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An investor sits under a stock index board on the trading floor at the Dubai Financial Market in this January 31, 2011 file photo. A rebound in private equity activity in the Middle East is providing a ray of hope to the region's mergers and acquisitions business, which is struggling with weak asset values and skittish investors. Picture taken January 31, 2011.Credit: REUTERS

EXECUTIVE PERSPECTIVE: Investment rush to Africa must manage sustainability risks

As the UN-supported Principles for Responsible Investment initiative begins its annual event in Cape Town on October 1st, its Executive Director Dr. James Gifford considers the sustainability challenges faced by investors in African companies

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By Dr. James Gifford | 27 September 2013

Africa’s economic renaissance continues apace, with investors rushing into the continent to profit from its dynamic emerging markets, its unrealised entrepreneurial energy and its vast natural resources. At a time in which many global economies are floundering, Africa has demonstrated robust economic growth; its companies are performing competitively, and its internal investors are confidently embracing an economically diverse future.

The conditions for this economic growth are being driven by a surge in democratic governance, reduced conflict, urbanisation, and a growing middle class. The World Economic Forum on Africa 2013 observed that almost 50% of African countries have reached middle-income status. The ensuing consumer group serves to generate more opportunities for employment and paves the way for economic diversification and dramatically increased investment over coming decades.

However, perhaps more than any other region of the world, Africa’s economic potential is shadowed by environmental, social and governance (ESG) risk: poor governance, immature legal systems, social inequality, vulnerable ecosystems and political and social conflict. All can pose serious perils to the continent’s businesses, and threaten their investors with material losses.

The most striking recent example is Lonmin. A breakdown in employee relations at the Johannesburg-based platinum miner culminated in the deaths of 44 employees and police at the Marikana mine in South Africa in August 2012. In the months following the incident, some 60% was wiped off the value of the company. The sector has yet to recover, with many investors steering well clear of companies exposed to the risk of labour conflict.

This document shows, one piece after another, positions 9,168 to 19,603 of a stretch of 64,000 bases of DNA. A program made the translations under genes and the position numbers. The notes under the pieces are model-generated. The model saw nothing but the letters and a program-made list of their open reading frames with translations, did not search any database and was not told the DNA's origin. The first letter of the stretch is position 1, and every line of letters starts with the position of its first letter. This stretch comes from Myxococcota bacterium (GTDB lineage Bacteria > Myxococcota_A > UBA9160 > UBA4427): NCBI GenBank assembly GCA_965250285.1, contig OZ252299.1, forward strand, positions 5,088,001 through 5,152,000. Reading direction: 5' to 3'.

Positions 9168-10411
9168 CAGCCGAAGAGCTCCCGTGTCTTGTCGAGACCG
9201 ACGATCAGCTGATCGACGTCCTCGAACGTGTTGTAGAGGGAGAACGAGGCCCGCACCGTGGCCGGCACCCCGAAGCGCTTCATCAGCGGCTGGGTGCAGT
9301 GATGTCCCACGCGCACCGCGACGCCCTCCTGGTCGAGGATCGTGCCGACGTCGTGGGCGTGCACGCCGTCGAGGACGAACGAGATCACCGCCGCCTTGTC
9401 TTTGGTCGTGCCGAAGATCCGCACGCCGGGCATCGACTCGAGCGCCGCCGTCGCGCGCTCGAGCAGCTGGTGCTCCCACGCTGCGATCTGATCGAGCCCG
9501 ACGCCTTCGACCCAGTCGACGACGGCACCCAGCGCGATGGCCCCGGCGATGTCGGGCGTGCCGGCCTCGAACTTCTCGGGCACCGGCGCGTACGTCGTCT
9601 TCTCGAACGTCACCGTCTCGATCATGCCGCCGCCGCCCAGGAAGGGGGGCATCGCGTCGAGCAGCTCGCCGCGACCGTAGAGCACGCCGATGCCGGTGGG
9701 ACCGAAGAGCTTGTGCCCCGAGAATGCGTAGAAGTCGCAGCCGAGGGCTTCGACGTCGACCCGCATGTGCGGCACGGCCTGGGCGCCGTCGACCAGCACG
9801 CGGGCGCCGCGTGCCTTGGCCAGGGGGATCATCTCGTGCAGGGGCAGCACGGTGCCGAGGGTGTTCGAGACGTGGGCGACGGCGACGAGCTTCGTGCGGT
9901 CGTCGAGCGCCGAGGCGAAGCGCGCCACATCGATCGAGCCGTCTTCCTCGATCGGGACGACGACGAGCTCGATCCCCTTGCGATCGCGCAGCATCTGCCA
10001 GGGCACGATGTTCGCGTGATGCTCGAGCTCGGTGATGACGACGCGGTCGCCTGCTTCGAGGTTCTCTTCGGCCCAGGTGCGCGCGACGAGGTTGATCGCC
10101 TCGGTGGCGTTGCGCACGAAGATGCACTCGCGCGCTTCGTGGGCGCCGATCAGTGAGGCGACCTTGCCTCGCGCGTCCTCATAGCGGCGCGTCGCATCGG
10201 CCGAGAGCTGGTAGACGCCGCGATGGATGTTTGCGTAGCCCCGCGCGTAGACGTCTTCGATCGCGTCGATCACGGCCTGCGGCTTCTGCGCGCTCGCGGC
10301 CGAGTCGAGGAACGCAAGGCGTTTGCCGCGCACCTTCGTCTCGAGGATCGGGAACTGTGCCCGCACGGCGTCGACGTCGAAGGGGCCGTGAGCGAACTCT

Social risks in sub-Saharan Africa are not restricted to poor employee relations. HIV/AIDS poses a major problem for companies in the region, while child and forced labour is a serious issue in some sectors and countries. Environmental risks also loom large. Urbanisation and industrialisation are placing enormous burdens on local environments and biodiversity. Water availability and quality poses a threat to agribusinesses, food and beverage companies, mining firms and thermal power plants. And corruption remains a challenge for businesses and investors in Africa, undermining business confidence and economic growth.

Barometer research shows sustainability risks can be managed

These risks can however be managed, and should not deter investors. Indeed, responsible investment into good companies is the best way to leverage Africa’s strong growth while mitigating the risks. The recent Africa Sustainability Barometer – produced by the UN Global Compact and This Is Africa – finds many examples of world-leading practice within corporate Africa.

The Barometer, based on public reporting from more 1,000 of Africa’s largest listed companies, highlights that South Africa leads not just Africa, but also the world, in terms of integrated reporting of sustainability and economic indicators – thanks in large part to the efforts of the Johannesburg Stock Exchange and its disclosure requirements. (Since the 2010 King Code for Corporate Governance, all companies listed on the JSE are required to integrate sustainability into their operations and report on their ESG performance).